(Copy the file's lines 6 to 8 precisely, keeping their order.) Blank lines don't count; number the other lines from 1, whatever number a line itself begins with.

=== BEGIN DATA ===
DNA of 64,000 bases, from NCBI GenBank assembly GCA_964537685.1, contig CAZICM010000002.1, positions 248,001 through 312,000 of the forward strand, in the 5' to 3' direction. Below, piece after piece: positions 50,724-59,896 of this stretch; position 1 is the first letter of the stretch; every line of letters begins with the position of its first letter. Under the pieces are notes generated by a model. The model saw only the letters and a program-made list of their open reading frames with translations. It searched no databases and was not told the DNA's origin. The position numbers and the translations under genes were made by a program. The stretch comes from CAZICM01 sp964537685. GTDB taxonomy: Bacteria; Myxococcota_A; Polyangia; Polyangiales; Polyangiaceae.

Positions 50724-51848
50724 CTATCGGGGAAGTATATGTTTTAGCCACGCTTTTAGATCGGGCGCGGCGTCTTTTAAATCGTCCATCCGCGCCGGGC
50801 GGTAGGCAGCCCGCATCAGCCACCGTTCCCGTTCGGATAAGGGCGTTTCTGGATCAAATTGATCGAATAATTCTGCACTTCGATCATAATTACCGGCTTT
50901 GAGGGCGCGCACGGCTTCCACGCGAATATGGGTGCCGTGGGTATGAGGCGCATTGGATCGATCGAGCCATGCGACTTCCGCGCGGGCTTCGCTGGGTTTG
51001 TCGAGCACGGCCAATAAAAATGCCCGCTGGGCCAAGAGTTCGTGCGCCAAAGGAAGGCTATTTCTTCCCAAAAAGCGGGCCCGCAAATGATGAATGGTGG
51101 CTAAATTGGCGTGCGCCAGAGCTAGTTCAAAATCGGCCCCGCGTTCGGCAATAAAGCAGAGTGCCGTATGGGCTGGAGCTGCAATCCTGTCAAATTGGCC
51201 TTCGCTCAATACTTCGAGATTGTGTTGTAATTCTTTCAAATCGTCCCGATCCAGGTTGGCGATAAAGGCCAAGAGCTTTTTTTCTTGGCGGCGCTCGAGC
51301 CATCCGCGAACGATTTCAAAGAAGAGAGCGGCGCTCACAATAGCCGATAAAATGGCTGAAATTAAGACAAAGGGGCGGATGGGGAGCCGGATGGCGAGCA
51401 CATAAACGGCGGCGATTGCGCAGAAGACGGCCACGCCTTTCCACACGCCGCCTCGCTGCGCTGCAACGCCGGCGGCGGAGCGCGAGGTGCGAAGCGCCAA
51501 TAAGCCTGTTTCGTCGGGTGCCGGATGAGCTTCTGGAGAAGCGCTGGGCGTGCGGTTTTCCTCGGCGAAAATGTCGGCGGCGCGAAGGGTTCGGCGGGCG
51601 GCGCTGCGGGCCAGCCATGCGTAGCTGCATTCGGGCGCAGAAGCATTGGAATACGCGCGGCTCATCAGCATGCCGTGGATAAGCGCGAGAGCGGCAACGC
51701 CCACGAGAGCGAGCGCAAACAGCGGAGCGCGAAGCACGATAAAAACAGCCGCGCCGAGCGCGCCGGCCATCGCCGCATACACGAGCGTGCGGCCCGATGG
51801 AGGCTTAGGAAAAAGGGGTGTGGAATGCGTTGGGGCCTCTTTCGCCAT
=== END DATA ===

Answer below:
51001 TCGAGCACGGCCAATAAAAATGCCCGCTGGGCCAAGAGTTCGTGCGCCAAAGGAAGGCTATTTCTTCCCAAAAAGCGGGCCCGCAAATGATGAATGGTGG
51101 CTAAATTGGCGTGCGCCAGAGCTAGTTCAAAATCGGCCCCGCGTTCGGCAATAAAGCAGAGTGCCGTATGGGCTGGAGCTGCAATCCTGTCAAATTGGCC
51201 TTCGCTCAATACTTCGAGATTGTGTTGTAATTCTTTCAAATCGTCCCGATCCAGGTTGGCGATAAAGGCCAAGAGCTTTTTTTCTTGGCGGCGCTCGAGC